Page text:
Saturday, October 1, 2016

Running hands on stone




When I think of Provence, does Provence think of me? 

A friend asked a version of that curling question a while back in the comments. I have needed to pose it, inwardly, for necessities sake over and over these past few weeks. And while I am humble enough to know what the only possible answer lying embedded within 2500 years of history could be - a booming God-like "Non" - there are held-tight images glowing strong, still.

I am in Arles and it is the after dinner dog walk. A simple, everyday affair. Ben, Kipling and I are at the Arena but my mind is elsewhere. Unthinkingly, I reach out my hand to the grooves in the columns put into deep relief by the sun, another day done. My eyes flick toward Ben, off-leash and rounding the bend up ahead. Kipling gives a slight tug and continuing on, padding feet quietly with my arm extended, I run my hands across the stone from arch to arch and in so doing touch time without a care.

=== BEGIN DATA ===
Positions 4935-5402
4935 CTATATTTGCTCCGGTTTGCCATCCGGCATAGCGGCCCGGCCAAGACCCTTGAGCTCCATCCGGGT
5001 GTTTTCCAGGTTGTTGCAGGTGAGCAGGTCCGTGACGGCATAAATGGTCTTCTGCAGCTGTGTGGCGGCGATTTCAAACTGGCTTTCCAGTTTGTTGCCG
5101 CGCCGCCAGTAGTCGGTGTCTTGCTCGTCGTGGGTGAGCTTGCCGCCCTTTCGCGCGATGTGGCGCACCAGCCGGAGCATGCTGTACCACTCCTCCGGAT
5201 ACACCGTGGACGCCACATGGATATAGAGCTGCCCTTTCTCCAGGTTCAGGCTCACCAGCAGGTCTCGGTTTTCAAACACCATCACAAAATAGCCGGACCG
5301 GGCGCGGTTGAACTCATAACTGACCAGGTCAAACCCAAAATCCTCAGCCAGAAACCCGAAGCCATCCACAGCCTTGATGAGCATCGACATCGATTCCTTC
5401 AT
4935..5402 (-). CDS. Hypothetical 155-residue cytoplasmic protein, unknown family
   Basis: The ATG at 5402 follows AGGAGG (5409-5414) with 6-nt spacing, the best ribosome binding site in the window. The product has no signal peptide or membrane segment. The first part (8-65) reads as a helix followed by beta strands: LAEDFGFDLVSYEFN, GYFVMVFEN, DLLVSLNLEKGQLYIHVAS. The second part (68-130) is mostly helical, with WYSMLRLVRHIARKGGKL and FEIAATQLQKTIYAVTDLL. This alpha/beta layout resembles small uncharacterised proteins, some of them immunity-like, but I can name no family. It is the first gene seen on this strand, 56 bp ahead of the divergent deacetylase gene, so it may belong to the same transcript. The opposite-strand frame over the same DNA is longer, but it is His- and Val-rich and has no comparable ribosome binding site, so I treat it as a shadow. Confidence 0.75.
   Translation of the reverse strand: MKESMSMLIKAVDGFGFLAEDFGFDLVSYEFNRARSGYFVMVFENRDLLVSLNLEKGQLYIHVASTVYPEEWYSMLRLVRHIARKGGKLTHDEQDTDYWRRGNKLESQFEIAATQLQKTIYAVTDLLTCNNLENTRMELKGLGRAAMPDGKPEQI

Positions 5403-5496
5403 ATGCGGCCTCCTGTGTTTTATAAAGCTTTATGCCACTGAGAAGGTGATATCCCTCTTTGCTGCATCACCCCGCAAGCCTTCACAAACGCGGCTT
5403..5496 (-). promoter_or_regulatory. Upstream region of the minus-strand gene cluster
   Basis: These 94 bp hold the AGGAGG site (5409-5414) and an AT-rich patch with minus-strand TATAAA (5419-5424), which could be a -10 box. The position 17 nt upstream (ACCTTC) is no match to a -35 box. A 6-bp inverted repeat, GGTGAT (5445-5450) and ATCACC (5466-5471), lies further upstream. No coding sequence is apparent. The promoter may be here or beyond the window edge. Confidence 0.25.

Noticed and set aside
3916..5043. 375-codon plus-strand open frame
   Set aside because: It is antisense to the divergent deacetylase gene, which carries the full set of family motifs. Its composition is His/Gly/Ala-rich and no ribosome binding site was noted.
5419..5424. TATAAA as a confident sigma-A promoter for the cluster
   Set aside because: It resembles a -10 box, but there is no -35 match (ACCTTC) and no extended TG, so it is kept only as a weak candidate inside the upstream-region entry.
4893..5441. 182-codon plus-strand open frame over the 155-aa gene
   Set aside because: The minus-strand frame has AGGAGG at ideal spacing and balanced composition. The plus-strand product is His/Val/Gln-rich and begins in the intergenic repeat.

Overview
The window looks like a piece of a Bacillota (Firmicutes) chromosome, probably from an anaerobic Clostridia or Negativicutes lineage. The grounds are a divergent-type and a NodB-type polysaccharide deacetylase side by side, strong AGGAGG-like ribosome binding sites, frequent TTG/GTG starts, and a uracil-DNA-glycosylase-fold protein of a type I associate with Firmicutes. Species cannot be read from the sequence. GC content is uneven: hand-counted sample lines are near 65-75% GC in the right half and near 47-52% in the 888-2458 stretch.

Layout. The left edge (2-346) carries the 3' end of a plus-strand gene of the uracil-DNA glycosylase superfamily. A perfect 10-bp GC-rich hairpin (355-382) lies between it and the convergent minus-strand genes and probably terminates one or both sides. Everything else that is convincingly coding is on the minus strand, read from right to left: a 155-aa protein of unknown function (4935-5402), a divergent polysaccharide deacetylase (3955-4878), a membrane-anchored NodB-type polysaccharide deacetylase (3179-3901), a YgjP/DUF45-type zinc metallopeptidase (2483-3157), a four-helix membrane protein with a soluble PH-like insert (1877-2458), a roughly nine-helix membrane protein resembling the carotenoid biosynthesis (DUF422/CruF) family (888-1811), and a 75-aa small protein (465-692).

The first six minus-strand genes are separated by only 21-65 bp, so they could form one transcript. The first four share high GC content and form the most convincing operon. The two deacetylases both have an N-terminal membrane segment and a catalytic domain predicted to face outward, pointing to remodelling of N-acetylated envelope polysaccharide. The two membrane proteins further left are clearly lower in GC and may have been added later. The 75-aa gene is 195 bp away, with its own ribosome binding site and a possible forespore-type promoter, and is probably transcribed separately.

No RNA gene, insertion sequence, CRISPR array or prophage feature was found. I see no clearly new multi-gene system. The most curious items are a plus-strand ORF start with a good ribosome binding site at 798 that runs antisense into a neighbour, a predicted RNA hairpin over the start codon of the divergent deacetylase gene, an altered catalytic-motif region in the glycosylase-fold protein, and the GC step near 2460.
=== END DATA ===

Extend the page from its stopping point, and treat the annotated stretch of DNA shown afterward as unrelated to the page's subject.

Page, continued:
This is a memory that I have replayed a hundred times during the past eight months. I don't even know if the moment ever actually existed. It doesn't matter finally. 

As I turn in mind's eye towards those distant crossroads yet again, I try, repeatedly, to explain what hold Provence has on me and this is as close as I can come. I have often leaned on the word "Beauty" - even as an all encompassing filler for when the heart is searching; this blog was named "Lost in Arles" for a reason as I have often said. But there is a deeper sense. "History" nor "Culture" do justice either but rather a nameless sensibility that somehow gathers a yawning insouciant freedom wrestling with the stark shadows of fortified walls (or closed minds), searing heat pushing against a winter Mistral and the possibilities that the Rhône rolls in, brightly reflected with a Van Gogh lilt. 

I can't ever go back to the life that I had as it doesn't exist anymore, I know that now. I accept.